It may surprise you that Optimum is just another Mars brand. In fact it’s the cheaper alternative to Advance, the brand that harmed so many dogs with the debilitating condition megaesophagus, later linked to crop disease in corn. For our Optimum dog food review we’ll take a look at the Adult Chicken dry food variety, but the other grain formulas are just as unhealthy. They have a slightly better grain free offering, but it’s little to rave about.
Optimum Adult dog food review
What the marketing says
On the Optimum website we found some spiel about being formulated with wholegrains and beet pulp as natural sources of fibre, controlling intestinal transit and maximising nutrient absorption, all leading to smaller, firmer stools. Given many dog owners gauge the health of their dog on firmness of stools this makes sense for the manufacturer, but it’s not a true metric of your dog’s health.
On the bag there’s a list of “benefits”, such as “bioavailability”, “strengthens immune system”, “healthy skin & coat”, “healthy digestion”, and “OPTIMUM Dental Defense” as a trademarked term.
With so many health benefits you can imagine why celeb vet Dr. Chris Brown endorses this Mars dog food, but when you realise it’s mostly a medley of grains and meat by-products it makes you wonder if he’s just cashing in? Would your vet recommend a diet of wheat and corn to a carnivorous animal?
What the labelling really says
Firstly, when the packaging says with chicken, vegetables, and rice, it doesn’t mean these ingredients are in a significant portion. It simply means these ingredients need to be included in some small amount. Such is the definition of “with” in the Aussie pet food labelling regulations.
The first ingredient is poultry and poultry by-products, but the next two combined will likely outweigh the meat 2:1. This is backed up by the estimated 47% carbs compared to 26% protein. The next two ingredients happen to be a rather ambiguous list of grains which likely favour the cheapest inclusion in both cases which are the last ones listed – wheat and corn. We’re starting to see a stark contrast to the marketing spiel.
The vegetables listed on the front of the bag are right down the ingredients list next to salt, which will be around 1% of the food. Does 1% vegetables sound good to you?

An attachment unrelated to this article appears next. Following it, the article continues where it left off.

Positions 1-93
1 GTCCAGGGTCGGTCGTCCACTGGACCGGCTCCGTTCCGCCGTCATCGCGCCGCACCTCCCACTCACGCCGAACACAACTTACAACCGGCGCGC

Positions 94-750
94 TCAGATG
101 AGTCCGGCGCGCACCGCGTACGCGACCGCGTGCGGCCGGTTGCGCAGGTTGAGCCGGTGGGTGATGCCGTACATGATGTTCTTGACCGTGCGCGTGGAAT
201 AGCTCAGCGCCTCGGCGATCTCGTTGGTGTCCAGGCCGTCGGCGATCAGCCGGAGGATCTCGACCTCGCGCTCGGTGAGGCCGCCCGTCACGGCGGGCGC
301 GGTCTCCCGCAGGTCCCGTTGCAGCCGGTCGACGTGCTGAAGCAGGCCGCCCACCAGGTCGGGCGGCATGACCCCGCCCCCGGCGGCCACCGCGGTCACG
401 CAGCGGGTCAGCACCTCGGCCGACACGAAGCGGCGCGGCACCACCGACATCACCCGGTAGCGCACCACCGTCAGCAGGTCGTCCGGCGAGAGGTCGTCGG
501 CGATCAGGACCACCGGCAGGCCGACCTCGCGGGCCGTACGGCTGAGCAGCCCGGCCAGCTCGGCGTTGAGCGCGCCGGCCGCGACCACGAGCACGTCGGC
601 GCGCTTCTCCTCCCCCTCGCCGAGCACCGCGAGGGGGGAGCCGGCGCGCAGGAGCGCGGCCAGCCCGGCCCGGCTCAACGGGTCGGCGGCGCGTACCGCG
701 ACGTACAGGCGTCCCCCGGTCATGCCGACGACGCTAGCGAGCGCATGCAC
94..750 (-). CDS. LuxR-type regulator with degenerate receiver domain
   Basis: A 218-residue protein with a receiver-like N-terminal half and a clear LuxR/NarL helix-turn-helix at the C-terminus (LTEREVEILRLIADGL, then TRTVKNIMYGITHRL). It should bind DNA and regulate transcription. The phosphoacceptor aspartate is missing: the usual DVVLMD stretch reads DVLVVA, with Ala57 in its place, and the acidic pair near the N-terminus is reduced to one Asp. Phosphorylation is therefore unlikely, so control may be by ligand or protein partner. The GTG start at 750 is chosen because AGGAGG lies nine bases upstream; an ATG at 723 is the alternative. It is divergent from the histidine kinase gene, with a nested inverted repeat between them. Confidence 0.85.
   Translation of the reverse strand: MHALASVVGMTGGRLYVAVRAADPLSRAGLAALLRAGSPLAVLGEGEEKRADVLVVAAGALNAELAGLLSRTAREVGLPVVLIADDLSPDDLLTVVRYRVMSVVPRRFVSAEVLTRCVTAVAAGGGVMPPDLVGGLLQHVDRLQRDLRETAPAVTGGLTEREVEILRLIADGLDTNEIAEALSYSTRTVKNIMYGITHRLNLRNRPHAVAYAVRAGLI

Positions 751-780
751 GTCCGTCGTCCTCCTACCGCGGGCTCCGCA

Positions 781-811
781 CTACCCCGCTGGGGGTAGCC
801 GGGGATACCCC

Beet pulp is included in many dog foods to harden stools, to trick you into believing your dog is healthy.
Vegetable oil is one of the cheapest oil inclusions for a “healthy skin & coat”, with more premium dry dog foods including better alternatives like coconut oil, salmon oil, or flaxseed.
So why does Dr. Chris Brown endorse this food? 💰
If your dog is itchy and scratchy on this food, then it’s probably worth switching to something better. It’s probably worth switching anyway as there are far better dry dog foods available, even from Mars.
Other Optimum dry dog food formulas are pretty much the same, such as Adult Beef which is almost identical.
Optimum Puppy review
It seems many Australian breeders are under the Optimum spell, and many Australian dogs start their life on the brand. If you ask your breeder what deal they have with Optimum they’ll likely spill details of discounts or free bags of dog food, and given breeder’s aren’t dog nutritionists they’ll rarely consider what’s actually in the product.
So what’s Optimum Puppy made from? Well, pretty much the same as Optimum Adult, only slightly geared to be sold as a puppy formula. It’s still 3 out of 4 cereal grain ingredients when you consider the top 4 (likely the bulk of the product as a whole). This doesn’t strike me as an optimum puppy food, especially considering this is the most important stage of your dog’s growth.
I was speaking to someone earlier today who’s dog developed itchy paws on Optimum Puppy. His vet recommended an expensive vet-endorsed product, also ironically made by Mars. What his vet didn’t recommend was actually considering the cause of the condition, which simply locks the pet owner into the expensive hypoallergenic brand, pretty much for life.
My advice to the owner was to consider the ingredients in the diet being fed at the time of the food sensitivity, and the fact Optimum Puppy is formulated with wheat is only the first red flag. There was nothing magical about the vet-endorsed hypoallergenic formula either, other than being formulated significantly from corn as a non-allergenic ingredient, and not containing the likes of wheat or meat-protein triggers.
To conclude this mini Optimum Puppy review, I would recommended opting for a puppy food more appropriate to the puppy phase (i.e. much less grains and carbohydrates). For some recommendations check out the puppy feeding guide.
If our Optimum dog food review has enlightened you, let us know in the comments, or spread the word! Thanks.
Where to buy Optimum?
Optimum dog food review summary
If you’re still reading, and still thinking of feeding Optimum dog food to your beloved furry friend, then keep in mind it’s just another Mars brand favouring budget over premium ingredients, and it probably shouldn’t be endorsed by a celebrity vet.
The ingredients of Optimum dog food (Adult Chicken):
Poultry and poultry by-products; sorghum and/or rice and/or wheat; barley and/or corn; chicken digest; cereal protein; beet pulp; vegetables; salt; vegetable oil; minerals (potassium chloride, zinc sulphate, ferrous sulphate, copper sulphate, potassium iodide and selenium); sodium tripolyphosphate; vitamins (A, B1, B2, B3, B5, B6, B9, B12, C, D, E and choline) and antioxidants.
Optimum Guaranteed Analysis
The guaranteed analysis of Optimum dog food (Adult Chicken):
|Carbohydrates *||Estimated 47%|
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- Lots of grains
- Ambiguous ingredients